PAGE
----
For all the bloviating going on about the growing North Korean nuclear arsenal –which for sure bodes no-one any good at all- one would think that the DPRK and its wacky regime had the capability to make the planet uninhabitable and to put a question mark over human survival in an hour and a half. In order to do that it would need to have thousands of megaton or half megaton – sized nuclear warheads poised for launch in a minute or less.
In fact the DPRK’s nuclear arsenal, while slowly growing, consists of less than 20, and most likely around a dozen, very small fission nuclear weapons.
While the DPRK has trumpeted that its test of Jan 6 is of a hydrogen bomb, there is no evidence whatsoever that this is the case. The explosion seems to have been around 6 kilotons, compared to previous DPRK explosions of approx four kilotons. This is not remotely near the size of even a trigger for a hydrogen device, which would be around 40 kilotons. The Hiroshima blast was between 10 and 15 kilotons, while early US and Soviet hydrogen weapons were around megaton size. The US Castle bravo blat in the Marshall islands was 15 megatons, while the largest nuclear device ever, the Soviet Tsar Bomba was of 60 megaton size.
Picking up the most recent DPRK blast was quite an achievement for the CTBT global monitoring system. The Tsar Bomba made seismographs worldwide go off scale.
The US and Russia each have around 1000 missile-based, silo-based, nuclear warheads able to be launched within a minute or less. Those warheads vary in size from a smallish 150 kilotons to 800 kilotons to a megaton. Russian warheads are significantly bigger than US ones. They also have a number of thousands of submarine-based warheads able to be launched in a few minutes, plus bomber-based warheads and so – called ‘tactical nukes’ which are (relatively) small weapons mounted on shorter- range missiles for ‘war fighting’ and battlefield use. DPRK nukes would qualify as the extreme smallest end of the ‘tactical nuke’ category.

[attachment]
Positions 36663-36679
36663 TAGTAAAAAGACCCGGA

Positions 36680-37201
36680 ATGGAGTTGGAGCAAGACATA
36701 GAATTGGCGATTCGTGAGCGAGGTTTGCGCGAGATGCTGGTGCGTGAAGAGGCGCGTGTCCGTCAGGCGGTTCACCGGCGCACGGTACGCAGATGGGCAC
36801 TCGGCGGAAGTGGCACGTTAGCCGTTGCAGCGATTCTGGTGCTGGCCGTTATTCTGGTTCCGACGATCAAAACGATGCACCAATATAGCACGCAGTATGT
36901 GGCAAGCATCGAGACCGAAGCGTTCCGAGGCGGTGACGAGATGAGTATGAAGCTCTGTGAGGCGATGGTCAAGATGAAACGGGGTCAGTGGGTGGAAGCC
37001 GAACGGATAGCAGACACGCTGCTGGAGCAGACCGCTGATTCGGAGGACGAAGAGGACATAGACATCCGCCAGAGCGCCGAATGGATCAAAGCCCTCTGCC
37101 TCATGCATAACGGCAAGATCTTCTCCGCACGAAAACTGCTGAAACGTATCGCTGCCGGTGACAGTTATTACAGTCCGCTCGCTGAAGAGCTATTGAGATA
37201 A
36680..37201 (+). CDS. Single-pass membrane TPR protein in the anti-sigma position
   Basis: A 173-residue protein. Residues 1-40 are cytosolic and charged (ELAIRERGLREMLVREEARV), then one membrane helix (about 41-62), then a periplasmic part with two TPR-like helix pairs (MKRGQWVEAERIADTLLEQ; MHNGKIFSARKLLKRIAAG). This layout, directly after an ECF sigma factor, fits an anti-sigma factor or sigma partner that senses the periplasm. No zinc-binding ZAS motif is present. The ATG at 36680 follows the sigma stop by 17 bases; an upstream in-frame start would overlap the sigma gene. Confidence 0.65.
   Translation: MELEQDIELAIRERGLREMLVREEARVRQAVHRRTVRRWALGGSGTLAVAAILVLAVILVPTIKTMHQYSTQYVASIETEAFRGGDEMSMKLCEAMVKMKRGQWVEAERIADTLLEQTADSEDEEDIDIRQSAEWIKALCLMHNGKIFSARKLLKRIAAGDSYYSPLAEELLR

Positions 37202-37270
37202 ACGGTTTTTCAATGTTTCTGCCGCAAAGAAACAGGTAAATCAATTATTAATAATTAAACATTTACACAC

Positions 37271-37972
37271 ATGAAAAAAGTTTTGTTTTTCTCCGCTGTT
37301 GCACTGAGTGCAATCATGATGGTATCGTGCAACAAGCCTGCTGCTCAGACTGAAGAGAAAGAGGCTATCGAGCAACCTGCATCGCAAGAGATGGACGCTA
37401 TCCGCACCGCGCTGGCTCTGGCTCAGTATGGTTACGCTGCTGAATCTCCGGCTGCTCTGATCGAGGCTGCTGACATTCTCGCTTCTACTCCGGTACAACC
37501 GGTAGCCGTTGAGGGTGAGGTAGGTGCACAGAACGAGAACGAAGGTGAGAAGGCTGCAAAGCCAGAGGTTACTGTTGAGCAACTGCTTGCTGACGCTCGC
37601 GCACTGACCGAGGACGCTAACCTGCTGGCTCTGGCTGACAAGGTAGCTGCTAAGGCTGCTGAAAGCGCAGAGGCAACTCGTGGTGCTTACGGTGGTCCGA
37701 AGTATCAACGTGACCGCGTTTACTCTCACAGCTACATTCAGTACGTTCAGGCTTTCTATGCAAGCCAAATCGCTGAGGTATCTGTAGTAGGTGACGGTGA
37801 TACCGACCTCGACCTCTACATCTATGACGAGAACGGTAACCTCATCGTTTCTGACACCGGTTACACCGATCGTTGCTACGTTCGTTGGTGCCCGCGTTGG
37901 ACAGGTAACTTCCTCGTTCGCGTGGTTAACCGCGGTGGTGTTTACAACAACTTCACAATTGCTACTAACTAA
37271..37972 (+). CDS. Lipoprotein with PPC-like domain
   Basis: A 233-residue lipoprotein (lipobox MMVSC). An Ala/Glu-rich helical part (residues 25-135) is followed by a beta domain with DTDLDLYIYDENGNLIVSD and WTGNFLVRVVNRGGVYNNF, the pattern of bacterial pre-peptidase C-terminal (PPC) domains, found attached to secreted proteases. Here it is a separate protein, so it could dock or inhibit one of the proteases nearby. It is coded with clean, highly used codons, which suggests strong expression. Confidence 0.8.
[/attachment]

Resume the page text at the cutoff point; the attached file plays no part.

Most alarming however is the fact that US and Russian nuclear warheads are maintained in a state such that the silo-based weapons at least, can be launched in seconds, based on computerised, space-based, warning systems.
There have been at least a dozen occasions from the 1960s onwards in which the fate of the planet has been in the balance, with sirens in nuclear command centres wailing and secretaries of defence and national security advisers awoken in the small hours of the morning as computers in the US indicated thousands of incoming Soviet warheads….because of a faulty 40 cent microchip in Colorado. In Russia we owe our existence to Colonel Stanislav Petrov, who on 26 Sept (now the International Day for the Total Elimination of Nuclear Weapons) as sirens wailed at the Serpukhov15 warning centre, decided NOT to take steps that would have resulted in the launch of over 10,000 up to megaton sized warheads at the US and its allies.
The risk of nuclear war NOW, in 2016, is not only still with us but has grown by orders of magnitude in the last few years. The doomsday clock stands as it did in 1983, at three minutes to midnight. Yesterdays nuclear test by the DPRK does not help, and certainly makes the world a more dangerous place. But the DPRKs piffling little nuclear arsenal can’t of itself, destroy the world. The danger is that the DPRK’s test will give other governments an excuse to say ‘see- the world is a dangerous place. We must keep our own nuclear weapons’, when the monster arsenals that the US and Russia continue to hold CAN still destroy the world, and the risk of THAT taking place is as great as it was in 1983 when Colonel Stan made his fateful and fortunate decision.
The DPRK’s test shows if we needed to be shown, that the time to eliminate nuclear weapons is now.
John Hallam is spokesperson for People for Nuclear Disarmament NSW.